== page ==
Advantages for people who meditate:

There are many advantages to slow down 15 minutes (or longer) every day. Here are a few of them, the list is definitely not complete.


  • helps to integrate the practice of mindfulness in your everyday life to get more relaxed and to get to know the world around us better. Buddha once said that your acting in the everyday life determines if you’re happy or not.



  • mindfulness helps you to master stress. There may be things that put you under stress like the pressure in the office but meditation is without any pressure. So the practice of mindfulness in meditation helps you to slow down and to take a look at the things around you for example to recognize what’s really important to you.



  • many physical advantages: lower highblood pressure, increases serotonin production (improves mood and behaviour), improves the immune system



  • reduce anxiety, increases creativity and peace of mind

How To Be Calm And Happy: Advice By Buddhist Teachers #2 (Tenzin Gyatso)

In my second part of this series it’s about Tenzin Gyatso. He is probably better known as the current Dalai Lama. Dalai Lama is the title for the highest buddhist master within the hierarchy of the Gelug-school of the Tibetan Buddhism.
Tenzin Gyatso is a buddhist monk who was honored with the Nobel Peace Prize in 1989.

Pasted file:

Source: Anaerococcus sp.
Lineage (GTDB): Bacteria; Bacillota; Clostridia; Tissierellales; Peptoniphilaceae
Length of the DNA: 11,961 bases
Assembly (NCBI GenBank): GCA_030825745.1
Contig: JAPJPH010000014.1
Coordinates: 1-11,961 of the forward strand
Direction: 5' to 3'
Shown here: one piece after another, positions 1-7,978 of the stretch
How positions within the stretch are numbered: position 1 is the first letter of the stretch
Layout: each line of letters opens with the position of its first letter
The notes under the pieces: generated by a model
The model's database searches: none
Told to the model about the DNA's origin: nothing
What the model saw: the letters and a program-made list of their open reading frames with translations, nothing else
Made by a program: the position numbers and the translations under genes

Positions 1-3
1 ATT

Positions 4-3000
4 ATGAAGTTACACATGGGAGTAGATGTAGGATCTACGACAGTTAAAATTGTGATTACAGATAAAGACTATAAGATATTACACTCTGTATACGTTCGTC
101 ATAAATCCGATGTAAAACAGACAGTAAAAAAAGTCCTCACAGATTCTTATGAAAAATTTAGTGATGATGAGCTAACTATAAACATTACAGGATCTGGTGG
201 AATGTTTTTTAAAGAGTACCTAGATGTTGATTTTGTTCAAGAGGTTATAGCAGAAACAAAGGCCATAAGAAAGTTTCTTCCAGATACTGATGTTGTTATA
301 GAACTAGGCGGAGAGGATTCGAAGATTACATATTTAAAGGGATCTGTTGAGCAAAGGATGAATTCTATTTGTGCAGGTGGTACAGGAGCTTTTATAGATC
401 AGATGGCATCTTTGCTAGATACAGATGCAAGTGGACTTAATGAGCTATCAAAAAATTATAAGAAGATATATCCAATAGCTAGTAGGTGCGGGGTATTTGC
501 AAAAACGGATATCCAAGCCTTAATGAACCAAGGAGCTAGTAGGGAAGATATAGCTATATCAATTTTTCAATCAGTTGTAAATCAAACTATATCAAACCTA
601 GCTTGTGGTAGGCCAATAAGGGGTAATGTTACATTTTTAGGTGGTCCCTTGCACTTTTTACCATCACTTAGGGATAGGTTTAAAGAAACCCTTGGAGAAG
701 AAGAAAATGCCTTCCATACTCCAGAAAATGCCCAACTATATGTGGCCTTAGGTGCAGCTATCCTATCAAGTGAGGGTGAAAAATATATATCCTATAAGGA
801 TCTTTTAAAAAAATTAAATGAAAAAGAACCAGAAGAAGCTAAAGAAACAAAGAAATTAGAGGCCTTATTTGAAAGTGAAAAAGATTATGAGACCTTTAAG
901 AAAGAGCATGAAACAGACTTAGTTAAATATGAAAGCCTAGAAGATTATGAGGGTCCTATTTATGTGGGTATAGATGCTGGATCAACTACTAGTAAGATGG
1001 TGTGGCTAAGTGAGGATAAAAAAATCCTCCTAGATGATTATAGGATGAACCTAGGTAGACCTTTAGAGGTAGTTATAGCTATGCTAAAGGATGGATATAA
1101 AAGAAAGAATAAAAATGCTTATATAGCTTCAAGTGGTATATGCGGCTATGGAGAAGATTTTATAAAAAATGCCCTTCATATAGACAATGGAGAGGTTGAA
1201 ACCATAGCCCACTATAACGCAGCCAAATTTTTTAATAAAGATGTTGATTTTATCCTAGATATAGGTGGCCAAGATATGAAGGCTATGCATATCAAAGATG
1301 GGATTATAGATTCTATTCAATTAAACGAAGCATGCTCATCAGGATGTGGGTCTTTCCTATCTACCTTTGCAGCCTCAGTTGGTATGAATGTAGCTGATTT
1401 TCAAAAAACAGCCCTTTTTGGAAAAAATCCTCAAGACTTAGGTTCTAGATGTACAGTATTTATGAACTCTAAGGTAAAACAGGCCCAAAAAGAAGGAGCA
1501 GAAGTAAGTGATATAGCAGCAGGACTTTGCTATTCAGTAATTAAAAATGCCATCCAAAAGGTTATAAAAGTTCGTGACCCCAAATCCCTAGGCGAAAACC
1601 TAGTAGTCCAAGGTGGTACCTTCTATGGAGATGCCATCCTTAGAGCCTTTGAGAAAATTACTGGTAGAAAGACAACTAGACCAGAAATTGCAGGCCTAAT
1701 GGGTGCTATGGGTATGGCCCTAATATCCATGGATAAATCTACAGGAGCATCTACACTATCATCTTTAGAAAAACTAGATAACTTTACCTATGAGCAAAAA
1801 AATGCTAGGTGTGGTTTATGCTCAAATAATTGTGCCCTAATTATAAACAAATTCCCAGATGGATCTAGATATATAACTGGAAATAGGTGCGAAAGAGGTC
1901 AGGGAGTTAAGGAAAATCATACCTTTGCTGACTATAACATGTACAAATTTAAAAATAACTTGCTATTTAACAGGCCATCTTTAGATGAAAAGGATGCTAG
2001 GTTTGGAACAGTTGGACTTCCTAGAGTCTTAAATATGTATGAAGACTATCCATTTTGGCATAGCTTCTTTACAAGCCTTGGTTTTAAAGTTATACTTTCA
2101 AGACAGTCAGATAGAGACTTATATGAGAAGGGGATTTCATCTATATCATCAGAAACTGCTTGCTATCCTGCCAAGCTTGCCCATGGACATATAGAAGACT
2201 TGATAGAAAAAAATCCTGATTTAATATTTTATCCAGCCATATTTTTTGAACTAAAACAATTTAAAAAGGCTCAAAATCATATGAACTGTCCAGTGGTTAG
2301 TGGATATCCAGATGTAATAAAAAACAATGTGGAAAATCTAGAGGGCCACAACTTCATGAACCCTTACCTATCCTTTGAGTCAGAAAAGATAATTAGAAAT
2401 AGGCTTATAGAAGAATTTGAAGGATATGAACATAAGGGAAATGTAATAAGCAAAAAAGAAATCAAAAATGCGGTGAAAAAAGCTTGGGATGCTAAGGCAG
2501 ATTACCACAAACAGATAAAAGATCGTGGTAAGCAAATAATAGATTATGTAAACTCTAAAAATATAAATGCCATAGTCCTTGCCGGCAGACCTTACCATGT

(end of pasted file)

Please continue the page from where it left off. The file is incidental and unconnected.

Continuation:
He was one of seven out of 16 children of his mother who survived the childhood.
At the age of two years he was identified by four monks based on a vision and other signs as the 14. reincarnation of the Dalai Lama.
In his years as the Dalai Lama he supported the peaceful, constructive and compassionate dialogue.
He traveled around the whole world to hold lecture series. Also well known are his writings about the ideas of the buddhist religion in questions of life praxis and the nature of the human awareness.



Here are my favourite quotes of him:
About happiness:

”Happiness is not something ready made. It comes from your own actions.”
”What is the meaning of life? To be happy and useful.”

”If you want others to be happy, practice compassion. If you want to be happy, practice compassion. ”

”In the practice of tolerance, one’s enemy is the best teacher.“

”When we feel love and kindness toward others, it not only makes others feel loved and cared for, but it helps us also to develop inner happiness and peace.”
”As a human being, anger is a part of our mind. Irritation also part of our mind. But you can do – anger come, go. Never keep in your sort of – your inner world, then create a lot of suspicion, a lot of distrust, a lot of negative things, more worry. ”

”I find hope in the darkest of days, and focus in the brightest. I do not judge the universe.”

”Look at situations from all angles, and you will become more open.”



About giving:

”My true religion is kindness.”

”Be kind whenever possible. It is always possible.”

”It is necessary to help others not only in our prayers but in our daily lives.”

”Our greatest joy should come from our concern for others. We should bring happiness to others today.”

”If you wish to experience peace, provide peace for another.”

”Our prime purpose in this life is to help others. And if you can’t help them, at least don’t hurt them.”